Saudi Arabia dismisses reports of overcrowding in detention centers

Adequate facilities found during inspections: HRC

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The HRC said that it treats all allegations of this nature with the utmost seriousness and it conducted unannounced snap inspections of detention facilities, including those mentioned in recent media reports.
The HRC said that it treats all allegations of this nature with the utmost seriousness and it conducted unannounced snap inspections of detention facilities, including those mentioned in recent media reports.

Saudi Gazette report

RIYADH — Recent reports alleging substandard conditions in detention centers in the southwestern region of Saudi Arabia have been looked into with care and concern, said the Saudi Human Rights Commission (HRC) in a statement.

The HRC said that it treats all allegations of this nature with the utmost seriousness and it conducted unannounced snap inspections of detention facilities, including those mentioned in recent media reports.

During the inspections, it was found that the conditions in most facilities, including the Al Shumaisi Public Services Complex, violators of the residency & labor law shelter section, Jeddah, to be adequate in terms of capacity, detainees' health, nutrition, and sanitation, the HRC said.

With regard to two of the Jazan province facilities, the HRC said it is actively addressing conditions resulting from the erratic and unpredictable entries from the southern border. In some cases, thousands of individuals cross into Saudi Arabia in a single day.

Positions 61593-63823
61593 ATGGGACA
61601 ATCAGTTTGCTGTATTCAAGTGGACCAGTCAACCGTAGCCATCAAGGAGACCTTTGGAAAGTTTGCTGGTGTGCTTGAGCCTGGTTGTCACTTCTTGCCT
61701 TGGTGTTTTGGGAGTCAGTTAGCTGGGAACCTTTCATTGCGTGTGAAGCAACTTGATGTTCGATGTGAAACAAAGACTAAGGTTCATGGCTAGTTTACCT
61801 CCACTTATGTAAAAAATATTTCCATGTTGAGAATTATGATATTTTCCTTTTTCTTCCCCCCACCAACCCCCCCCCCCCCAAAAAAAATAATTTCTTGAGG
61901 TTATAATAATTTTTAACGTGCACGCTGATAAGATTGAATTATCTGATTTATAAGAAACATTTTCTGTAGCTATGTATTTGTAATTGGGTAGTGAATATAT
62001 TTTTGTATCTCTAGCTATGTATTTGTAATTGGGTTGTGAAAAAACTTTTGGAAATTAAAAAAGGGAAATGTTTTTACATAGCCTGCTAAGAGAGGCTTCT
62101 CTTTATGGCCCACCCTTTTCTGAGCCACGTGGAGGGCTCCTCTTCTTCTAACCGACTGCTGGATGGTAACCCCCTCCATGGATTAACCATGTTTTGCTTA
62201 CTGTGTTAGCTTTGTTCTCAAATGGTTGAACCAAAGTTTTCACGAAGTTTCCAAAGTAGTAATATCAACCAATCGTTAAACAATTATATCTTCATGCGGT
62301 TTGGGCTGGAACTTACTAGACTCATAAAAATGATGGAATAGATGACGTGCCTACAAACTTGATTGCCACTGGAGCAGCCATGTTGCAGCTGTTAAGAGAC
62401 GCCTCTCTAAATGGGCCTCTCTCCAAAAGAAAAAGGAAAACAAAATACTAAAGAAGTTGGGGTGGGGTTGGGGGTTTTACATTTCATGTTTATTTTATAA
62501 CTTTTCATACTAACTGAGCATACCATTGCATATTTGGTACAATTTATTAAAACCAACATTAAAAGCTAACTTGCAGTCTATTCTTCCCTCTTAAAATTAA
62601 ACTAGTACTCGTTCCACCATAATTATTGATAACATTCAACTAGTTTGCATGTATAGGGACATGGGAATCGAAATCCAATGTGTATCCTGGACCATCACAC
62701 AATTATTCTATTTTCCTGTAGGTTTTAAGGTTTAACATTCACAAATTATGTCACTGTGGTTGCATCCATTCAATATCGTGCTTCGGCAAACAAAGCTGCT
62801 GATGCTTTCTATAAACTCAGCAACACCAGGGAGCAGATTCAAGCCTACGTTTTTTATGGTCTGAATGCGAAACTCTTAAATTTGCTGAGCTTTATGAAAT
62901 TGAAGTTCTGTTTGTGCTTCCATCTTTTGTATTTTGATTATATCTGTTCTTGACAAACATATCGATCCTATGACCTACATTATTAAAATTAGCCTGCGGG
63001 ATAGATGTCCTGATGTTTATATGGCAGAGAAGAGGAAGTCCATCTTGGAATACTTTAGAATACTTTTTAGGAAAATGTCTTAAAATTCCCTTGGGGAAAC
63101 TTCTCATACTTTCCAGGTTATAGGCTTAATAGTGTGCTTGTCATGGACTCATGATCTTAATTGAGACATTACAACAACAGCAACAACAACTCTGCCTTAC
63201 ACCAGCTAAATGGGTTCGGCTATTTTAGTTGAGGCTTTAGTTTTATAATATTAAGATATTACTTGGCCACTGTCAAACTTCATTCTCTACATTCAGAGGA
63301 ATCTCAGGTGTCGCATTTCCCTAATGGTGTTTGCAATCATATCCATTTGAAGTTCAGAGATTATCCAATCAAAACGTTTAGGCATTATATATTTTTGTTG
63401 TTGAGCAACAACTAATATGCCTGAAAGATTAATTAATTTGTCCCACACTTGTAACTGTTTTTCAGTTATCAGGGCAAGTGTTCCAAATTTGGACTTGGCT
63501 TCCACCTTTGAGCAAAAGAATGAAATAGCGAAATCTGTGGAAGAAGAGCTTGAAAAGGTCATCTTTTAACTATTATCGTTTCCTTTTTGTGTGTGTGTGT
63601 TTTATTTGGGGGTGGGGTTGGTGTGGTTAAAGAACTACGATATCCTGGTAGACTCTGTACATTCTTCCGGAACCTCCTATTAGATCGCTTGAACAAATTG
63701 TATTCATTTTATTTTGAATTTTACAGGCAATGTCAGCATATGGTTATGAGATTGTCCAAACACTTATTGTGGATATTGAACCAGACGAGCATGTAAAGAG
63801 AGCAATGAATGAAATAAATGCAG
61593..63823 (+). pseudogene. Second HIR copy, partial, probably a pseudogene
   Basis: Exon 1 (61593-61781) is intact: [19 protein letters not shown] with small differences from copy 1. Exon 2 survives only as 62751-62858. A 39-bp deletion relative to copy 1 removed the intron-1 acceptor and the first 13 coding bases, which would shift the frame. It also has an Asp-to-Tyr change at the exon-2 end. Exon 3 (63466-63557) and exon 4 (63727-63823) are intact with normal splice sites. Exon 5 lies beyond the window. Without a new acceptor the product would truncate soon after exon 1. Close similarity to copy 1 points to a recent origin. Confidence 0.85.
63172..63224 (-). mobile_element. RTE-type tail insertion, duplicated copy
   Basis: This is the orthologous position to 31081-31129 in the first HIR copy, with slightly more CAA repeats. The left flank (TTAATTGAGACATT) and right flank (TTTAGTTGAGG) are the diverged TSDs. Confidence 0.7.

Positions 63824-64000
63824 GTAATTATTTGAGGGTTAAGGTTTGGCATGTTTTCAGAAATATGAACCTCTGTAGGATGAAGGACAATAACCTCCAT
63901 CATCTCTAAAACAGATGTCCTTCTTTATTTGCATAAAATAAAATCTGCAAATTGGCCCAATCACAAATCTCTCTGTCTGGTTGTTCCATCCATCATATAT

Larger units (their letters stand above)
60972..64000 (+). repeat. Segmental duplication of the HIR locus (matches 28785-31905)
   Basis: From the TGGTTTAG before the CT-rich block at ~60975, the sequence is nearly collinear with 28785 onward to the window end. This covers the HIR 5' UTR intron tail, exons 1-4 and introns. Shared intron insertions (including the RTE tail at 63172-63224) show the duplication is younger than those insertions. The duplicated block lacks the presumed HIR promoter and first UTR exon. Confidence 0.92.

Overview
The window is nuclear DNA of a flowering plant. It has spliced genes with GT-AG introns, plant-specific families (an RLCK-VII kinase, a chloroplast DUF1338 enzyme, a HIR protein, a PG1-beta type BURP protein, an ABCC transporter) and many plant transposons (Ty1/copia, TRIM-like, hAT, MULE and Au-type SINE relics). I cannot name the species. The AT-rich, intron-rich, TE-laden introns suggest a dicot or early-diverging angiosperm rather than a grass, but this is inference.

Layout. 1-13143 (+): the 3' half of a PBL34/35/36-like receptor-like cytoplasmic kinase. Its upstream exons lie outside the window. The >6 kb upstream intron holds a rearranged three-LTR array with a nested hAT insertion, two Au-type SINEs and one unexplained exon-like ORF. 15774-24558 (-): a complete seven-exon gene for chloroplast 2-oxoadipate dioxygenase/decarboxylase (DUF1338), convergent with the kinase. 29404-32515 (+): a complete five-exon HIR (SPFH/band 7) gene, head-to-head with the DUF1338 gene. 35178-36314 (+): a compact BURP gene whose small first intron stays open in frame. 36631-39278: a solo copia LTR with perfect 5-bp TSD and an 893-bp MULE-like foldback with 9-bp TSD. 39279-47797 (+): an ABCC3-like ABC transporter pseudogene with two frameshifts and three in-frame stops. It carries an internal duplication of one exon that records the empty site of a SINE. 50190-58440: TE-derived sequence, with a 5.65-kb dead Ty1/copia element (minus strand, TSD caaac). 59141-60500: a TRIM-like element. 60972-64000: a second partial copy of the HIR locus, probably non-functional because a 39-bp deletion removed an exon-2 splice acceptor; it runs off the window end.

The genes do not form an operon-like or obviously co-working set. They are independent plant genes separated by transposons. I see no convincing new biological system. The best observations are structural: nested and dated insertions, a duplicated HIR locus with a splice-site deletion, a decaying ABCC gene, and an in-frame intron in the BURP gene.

The HRC also said it is working closely with the Kingdom's relevant authorities to address this in the current challenging circumstances.

The moratorium on the repatriation flights that began this spring, while motivated by an attempt to mitigate the potential spread of COVID-19 in countries of origin, has had the unintended consequence of exasperating the situation and pushing our existing detention facilities to overcapacity at times, particularly those in smaller towns closer to the border, the HRC added.

The HRC also said in its statement that Saudi Arabia has kept all diplomatic channels open for dialogue with Ethiopia, and the gradual resumption in repatriation flights has been a product of this fruitful dialogue.

Both governments are keen to find an acceptable and sustainable solution for those who have irregularly entered the country.

Saudi Arabia asserts its sovereign right to decide who enters and resides within its borders. Nonetheless, the Kingdom is treating the issue with the urgency it demands and remains committed to ensuring that those who do not have permission to enter or stay are treated with respect and dignity, the HRC statement read.


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